Friday, March 2, 2007

Late Night with Amalek

This week, in addition to parshat Tetzaveh we also read the “parsha” of Amalek. It may just be a few verses, but this additional reading is actually the most important Torah reading of the year. Unlike the weekly reading of the parsha, reminding ourselves what Amalek did is a fulfillment of a Biblical mitzvah.

Remember what Amalek did to you on the road when you left Egypt. They encountered you on the road and cut down those lagging to your rear; you were tired and exhausted. They did not fear G-d.

Shemot 25:17-18

Remembering the unprovoked violence of the Amalekite tribe is not the only mitzvah here. There is another mitzvah, a mitzvah for the future. Here is the final verse:

When G-d gives you peace from all the enemies around you in the land that G-d your Lord is giving you to occupy as a heritage, you must obliterate the memory of Amalek from under the heavens. You must not forget.

This second mitzvah to destroy Amalek is, unfortunately, non-operational. Ever since the Assyrian Empire took up the policy of deporting populations, societies have intermarried and it is impossible to identify a purebred Amalekite. However, the Talmud seems to say that it is still possible to perform this mitzvah. Rav rules that the parsha of Amalek must be read on the Shabbat before Purim so that we do the remembering before we do the obliterating (Talmud, Megillah 30a). In other words, we first remember what Amalek did on Shabbat Zachor and then we destroy Amalek on Purim. The Halacha is in agreement with Rav.

Destroy Amalek on Purim? How do we do that? Presumably, the Talmud is not simply referring to the custom to make noise when Haman’s name is mentioned!

In order to understand the Talmud’s meaning, we need to understand that “Amalek” is more than just another anti-Semitic tribe. Amalek is the root of evil in the universe. The mitzvot to remember and ultimately destroy Amalek are mitzvot to remember that evil exists and to battle it. This is the national Jewish mission of “Tikkun Olam,” fixing the world. But fixing the world starts at home.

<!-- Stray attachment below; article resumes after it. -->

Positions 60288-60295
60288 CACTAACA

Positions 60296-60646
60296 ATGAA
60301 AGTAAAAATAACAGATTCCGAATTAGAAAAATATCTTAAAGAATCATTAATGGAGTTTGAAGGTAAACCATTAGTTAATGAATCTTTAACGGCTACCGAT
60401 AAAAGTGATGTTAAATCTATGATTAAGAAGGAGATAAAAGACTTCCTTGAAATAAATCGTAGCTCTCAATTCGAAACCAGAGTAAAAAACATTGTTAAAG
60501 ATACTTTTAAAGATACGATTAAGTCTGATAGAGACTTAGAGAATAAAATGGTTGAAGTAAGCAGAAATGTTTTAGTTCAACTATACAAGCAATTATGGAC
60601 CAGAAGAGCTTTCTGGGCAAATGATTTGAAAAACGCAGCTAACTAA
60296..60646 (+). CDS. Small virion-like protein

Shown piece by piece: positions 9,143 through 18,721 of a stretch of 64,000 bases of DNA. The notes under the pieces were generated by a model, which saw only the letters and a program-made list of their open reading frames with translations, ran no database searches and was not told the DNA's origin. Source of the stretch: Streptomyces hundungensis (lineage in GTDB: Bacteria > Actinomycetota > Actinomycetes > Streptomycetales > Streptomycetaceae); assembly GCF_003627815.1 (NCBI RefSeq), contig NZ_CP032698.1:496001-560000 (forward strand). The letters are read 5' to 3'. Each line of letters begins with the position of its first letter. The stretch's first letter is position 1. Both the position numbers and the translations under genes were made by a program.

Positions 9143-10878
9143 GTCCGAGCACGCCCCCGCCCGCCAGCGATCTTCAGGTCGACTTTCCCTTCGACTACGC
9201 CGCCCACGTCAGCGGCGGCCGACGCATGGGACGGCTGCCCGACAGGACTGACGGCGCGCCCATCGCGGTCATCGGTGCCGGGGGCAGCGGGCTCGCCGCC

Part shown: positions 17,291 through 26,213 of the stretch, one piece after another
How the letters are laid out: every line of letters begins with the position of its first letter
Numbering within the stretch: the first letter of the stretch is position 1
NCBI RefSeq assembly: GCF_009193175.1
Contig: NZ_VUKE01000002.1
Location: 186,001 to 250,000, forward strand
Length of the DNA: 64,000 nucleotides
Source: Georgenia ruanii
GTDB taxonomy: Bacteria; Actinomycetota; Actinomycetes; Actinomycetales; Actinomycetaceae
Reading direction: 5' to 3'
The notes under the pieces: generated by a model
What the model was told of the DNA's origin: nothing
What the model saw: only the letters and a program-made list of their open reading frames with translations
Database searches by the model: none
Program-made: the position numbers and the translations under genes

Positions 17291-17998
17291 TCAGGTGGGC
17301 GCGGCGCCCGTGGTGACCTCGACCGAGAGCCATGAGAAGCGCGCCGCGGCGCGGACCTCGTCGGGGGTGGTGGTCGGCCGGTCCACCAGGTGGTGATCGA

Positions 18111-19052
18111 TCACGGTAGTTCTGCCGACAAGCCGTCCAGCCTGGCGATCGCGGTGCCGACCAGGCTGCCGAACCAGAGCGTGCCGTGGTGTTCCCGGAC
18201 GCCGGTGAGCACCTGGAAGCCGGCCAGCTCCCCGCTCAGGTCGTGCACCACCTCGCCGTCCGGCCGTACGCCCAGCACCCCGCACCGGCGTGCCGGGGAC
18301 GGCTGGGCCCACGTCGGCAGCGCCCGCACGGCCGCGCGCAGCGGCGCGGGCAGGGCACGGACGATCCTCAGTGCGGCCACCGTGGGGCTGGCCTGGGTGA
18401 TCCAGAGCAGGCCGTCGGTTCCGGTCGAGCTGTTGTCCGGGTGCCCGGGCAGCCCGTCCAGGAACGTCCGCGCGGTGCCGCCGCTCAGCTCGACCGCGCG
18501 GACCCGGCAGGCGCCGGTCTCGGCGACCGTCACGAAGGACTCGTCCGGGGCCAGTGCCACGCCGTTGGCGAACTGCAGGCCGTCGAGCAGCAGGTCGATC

Victory against the Amalek “out there” is not currently possible. We will only raise the “Mission Accomplished” banner when Mashiach arrives. But every person has a little “Amalek” within and that is what we must destroy on Purim. How does Purim function to destroy the element of evil in man? To answer that question, we must first get a sharper definition of the evil that is Amalek.

What did Amalek do? They attacked the Jews after the Exodus. Although the Amalekites had no reason to fear the Jews and the attack was certainly unprovoked, it would be a mistake to dismiss it as a random act of violence. Amalek had a motive. They wished to shatter the aura of the brand new Chosen Nation.

Nothing is sacred in the world of Amalek. An Amalekite is a rationalist and an atheist, a cynical, late night stand-up comic. He is never impressed and he is never awed. On the contrary, Amalek sees it as their job to tear down anything and anyone that others might respect. After the Exodus, with its manifest miracles and the destruction of the Egyptian Empire, the world trembled. G-d and the Jews were revered and untouchable. So Amalek set out to prove they were not impressed. They did not fear G-d – and nobody else had to either.
The nations were afraid to fight you [until] this one started up and paved the way for others. The analogy is to a boiling pool [that is too hot] for anyone to enter. Some moron shows up and cannonballs into it. Even though he gets burned, he cools it off for everyone else.
Rashi ad loc.
This is the evil of Amalek – G-d and the Jews were hot and Amalek cooled them off. How does Amalek do it? He’s got an explanation for everything. Volcanic activity turned the Nile red, an eclipse turned the sky dark and low tide split the sea. There’s nothing to be afraid of, says Amalek. There is no G-d.

What do we do on Purim? We read Megillat Esther. There are no miracles in this story. G-d’s name isn’t even mentioned once. But we read the Megillah and we recognize the Hand of G-d pulling all the strings. Amalek is the voice that denies G-d when He is manifest; Purim is the voice that recognizes G-d when He is invisible. It is as Rav said: On Purim we destroy Amalek.

2 comments:

  1. Excellent description of who Amalek truly is! Unfortunately, in the moral relativism which permeates our societies today, fighting Amalek is a constant battle.

    I have a difficult theological question regarding the commandment to Shaul to destroy all the Amalekites, including the infants (I Sam 15:3). This would imply that perhaps there is something inherently, "genetically" evil within Amalek.

    But Rambam tells us in Hilchot Teshuvah that, "Do not even consider...that the Holy One, Blessed Be He, decrees upon each person at the time of birth whether he will be good or bad. This is not so - every person has the potential to be as righteous as Moses our Teacher, or as wicked as Jeroboam."

    How do we reconcile I Sam 15 with Rambam? Any insights into this problem would be much appreciated, as this dilemma is used by modern day Amalekites to cast their cynical aspersions on Jewish morality.

    Thank you, and a joyous Purim to all!!

    ReplyDelete
  2. Barry-

    Your question is not an easy one. We might have to say that Amalek is the exception to the rule, but there is another possibility:
    While as a nation Amalek is inherently evil and irredeemably so, the individual Amalekite might still hold on to free will.

    ReplyDelete